My wife Sonja could never get me to share her love of horses until she brought home a strange-looking horse with almond-shaped eyes and a coat so curly you’d think it just got a perm. Intrigued by its looks, I got better acquainted with the animal, and what I learned about this unusual breed astounded me. The Bashkir Curly is a gentle, intelligent breed that requires less care than other horses and has an array of attributes as marvelous as its appearance.
Sonja is now a breeder of Curlies here in Ontario, Canada. She first discovered these rare horses on a trip to a Kentucky horse park, where she spotted an unusual-looking horse surrounded by children. Worried that the horse might get nervous and hurt someone, Sonja reported the situation to the horse’s owner.
“It’s okay. It’s a Curly,” the owner said. Sure enough, the horse remained calm while the kids petted and prodded it. When Sonja came back home and did some research on Curlies, she thought they sounded too good to be true. Curlies need only a minimum of grain in their diet, making them very economical to feed. Their tough feet do not require shoes. Their furry coats allow them to stay outdoors all winter long, eliminating the messy job of mucking out a stall. And as if that weren’t enough, their unusual hair is hypoallergenic. People how usually break out in hives as soon as they get near a horse are able to own and ride Curlies without any problem.
The Bashkir Curly horse has been around for centuries, but it has only been a registered breed since 1971. Their popularity has escalated in recent years. Curlies were voted one of the top 10 favorite breeds by Horse Illustrated in 1996, and have been showing well in dressage and endurance events.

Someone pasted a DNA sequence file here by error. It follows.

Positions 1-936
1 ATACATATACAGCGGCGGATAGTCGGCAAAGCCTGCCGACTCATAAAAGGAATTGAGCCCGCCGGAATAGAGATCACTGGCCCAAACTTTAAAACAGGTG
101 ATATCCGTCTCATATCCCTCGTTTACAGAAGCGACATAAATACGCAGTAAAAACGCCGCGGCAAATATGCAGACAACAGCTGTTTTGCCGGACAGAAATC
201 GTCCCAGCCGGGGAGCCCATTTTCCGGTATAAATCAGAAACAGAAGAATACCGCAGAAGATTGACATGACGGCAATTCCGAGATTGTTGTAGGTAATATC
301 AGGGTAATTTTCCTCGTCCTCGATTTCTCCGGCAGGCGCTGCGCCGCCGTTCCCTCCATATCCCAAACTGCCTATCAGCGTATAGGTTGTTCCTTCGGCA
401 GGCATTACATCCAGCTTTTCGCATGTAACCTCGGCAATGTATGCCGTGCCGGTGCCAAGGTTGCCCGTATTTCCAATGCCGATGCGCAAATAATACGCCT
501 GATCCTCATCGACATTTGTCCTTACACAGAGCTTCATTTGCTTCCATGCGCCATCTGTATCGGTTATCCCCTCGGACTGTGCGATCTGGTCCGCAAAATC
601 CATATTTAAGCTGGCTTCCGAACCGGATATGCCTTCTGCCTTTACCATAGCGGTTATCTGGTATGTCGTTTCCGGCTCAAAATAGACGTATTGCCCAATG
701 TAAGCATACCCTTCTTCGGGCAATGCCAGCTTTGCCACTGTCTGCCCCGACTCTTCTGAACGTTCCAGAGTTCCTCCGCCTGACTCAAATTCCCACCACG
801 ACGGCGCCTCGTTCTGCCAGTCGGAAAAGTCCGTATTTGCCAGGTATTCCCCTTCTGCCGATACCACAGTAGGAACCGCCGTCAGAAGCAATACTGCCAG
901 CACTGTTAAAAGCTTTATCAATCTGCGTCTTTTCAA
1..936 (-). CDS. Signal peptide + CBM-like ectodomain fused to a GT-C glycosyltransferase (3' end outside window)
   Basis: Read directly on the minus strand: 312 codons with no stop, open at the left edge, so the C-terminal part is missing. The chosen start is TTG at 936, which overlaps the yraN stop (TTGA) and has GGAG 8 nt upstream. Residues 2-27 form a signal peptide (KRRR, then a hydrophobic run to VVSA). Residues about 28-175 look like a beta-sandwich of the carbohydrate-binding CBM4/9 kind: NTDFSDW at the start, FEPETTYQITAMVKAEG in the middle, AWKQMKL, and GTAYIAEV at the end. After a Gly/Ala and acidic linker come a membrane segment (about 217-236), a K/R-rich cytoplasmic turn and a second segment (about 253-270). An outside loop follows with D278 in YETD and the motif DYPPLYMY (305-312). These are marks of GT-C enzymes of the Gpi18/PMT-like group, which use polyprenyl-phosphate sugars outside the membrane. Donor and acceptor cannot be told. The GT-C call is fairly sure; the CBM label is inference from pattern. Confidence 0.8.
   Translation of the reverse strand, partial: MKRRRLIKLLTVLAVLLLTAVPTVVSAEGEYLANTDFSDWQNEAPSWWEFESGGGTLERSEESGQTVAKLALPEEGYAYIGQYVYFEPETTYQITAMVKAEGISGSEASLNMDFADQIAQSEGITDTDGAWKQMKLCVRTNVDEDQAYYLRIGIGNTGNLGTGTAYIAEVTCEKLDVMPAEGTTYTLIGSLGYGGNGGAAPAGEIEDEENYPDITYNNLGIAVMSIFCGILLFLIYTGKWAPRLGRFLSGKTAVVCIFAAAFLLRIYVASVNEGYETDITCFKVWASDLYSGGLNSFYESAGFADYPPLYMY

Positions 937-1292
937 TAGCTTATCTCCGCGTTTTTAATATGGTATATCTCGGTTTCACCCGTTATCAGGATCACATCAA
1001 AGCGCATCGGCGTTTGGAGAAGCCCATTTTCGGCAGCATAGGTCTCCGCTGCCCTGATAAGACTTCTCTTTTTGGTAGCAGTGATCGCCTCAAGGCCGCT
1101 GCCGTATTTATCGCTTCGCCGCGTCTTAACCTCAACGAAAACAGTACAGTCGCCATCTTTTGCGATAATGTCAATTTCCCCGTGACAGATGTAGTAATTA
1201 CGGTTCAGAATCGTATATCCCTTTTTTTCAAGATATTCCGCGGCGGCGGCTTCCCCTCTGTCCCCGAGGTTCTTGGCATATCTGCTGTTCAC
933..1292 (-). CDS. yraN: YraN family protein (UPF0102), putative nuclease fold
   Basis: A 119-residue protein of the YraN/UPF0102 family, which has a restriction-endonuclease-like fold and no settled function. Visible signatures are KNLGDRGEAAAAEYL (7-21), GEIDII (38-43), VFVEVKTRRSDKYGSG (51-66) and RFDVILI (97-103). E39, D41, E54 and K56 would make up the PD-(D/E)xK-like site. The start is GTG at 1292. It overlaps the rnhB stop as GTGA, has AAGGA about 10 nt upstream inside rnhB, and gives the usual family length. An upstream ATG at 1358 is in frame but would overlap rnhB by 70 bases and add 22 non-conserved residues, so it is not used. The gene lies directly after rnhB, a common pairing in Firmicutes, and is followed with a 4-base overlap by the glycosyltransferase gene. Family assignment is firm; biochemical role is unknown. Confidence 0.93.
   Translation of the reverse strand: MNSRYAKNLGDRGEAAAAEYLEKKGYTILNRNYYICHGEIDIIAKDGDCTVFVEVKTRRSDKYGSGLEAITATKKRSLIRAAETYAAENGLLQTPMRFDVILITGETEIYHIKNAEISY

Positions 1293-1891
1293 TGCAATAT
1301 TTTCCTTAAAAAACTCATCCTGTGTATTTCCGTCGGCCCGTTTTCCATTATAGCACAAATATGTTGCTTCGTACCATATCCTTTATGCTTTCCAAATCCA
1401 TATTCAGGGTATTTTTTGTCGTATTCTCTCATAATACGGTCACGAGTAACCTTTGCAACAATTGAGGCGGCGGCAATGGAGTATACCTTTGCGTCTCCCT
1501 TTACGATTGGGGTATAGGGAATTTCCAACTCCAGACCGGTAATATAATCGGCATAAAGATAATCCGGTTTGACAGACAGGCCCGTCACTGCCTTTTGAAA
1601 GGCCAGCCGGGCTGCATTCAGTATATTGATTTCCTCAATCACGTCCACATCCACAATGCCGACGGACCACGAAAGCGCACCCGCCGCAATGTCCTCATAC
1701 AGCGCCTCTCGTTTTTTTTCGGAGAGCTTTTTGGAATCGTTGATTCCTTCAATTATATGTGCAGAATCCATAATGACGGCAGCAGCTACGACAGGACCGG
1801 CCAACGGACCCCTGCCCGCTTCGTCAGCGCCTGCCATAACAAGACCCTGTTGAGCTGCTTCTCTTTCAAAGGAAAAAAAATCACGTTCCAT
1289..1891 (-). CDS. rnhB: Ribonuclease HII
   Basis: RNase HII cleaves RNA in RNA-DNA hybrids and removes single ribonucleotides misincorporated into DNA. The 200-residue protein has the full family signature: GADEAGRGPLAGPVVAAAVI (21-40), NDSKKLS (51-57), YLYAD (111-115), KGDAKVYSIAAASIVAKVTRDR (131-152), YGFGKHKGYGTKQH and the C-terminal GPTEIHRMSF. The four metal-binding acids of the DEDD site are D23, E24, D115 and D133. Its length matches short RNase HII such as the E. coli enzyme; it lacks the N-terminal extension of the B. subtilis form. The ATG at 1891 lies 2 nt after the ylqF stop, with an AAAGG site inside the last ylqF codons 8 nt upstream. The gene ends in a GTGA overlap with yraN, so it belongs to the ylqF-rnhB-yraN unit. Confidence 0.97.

But what has impressed both Sonja and I the most is the disposition of this breed. When we decided to start breaking in our 4-year-old Curly mare, Buck Mountain Elee Mae, she had not had any ground work. We were riding her with a saddle in the space of about five minutes.
Elee has been a doll, no bucking or silly behavior at all. When she gets confused about what we ask her to do, she just stops, and when she’s figured it out, she starts again. I never rode at all until Elee Mae, and she seems to sense this. With Sonja, Elee is lively and spirited, but with me, she’s much more subdued. If I lose my balance, she’ll stop and wait for me to adjust. Sometimes it feels like she’s teaching me to ride. If you’re thinking about getting a horse, you can’t do much better than a Curly. They excel at just about everything, and they’re beautiful and lovable, too.
By: Greg Oakes, Guelph, Ontario
From: Country Journal, April 1998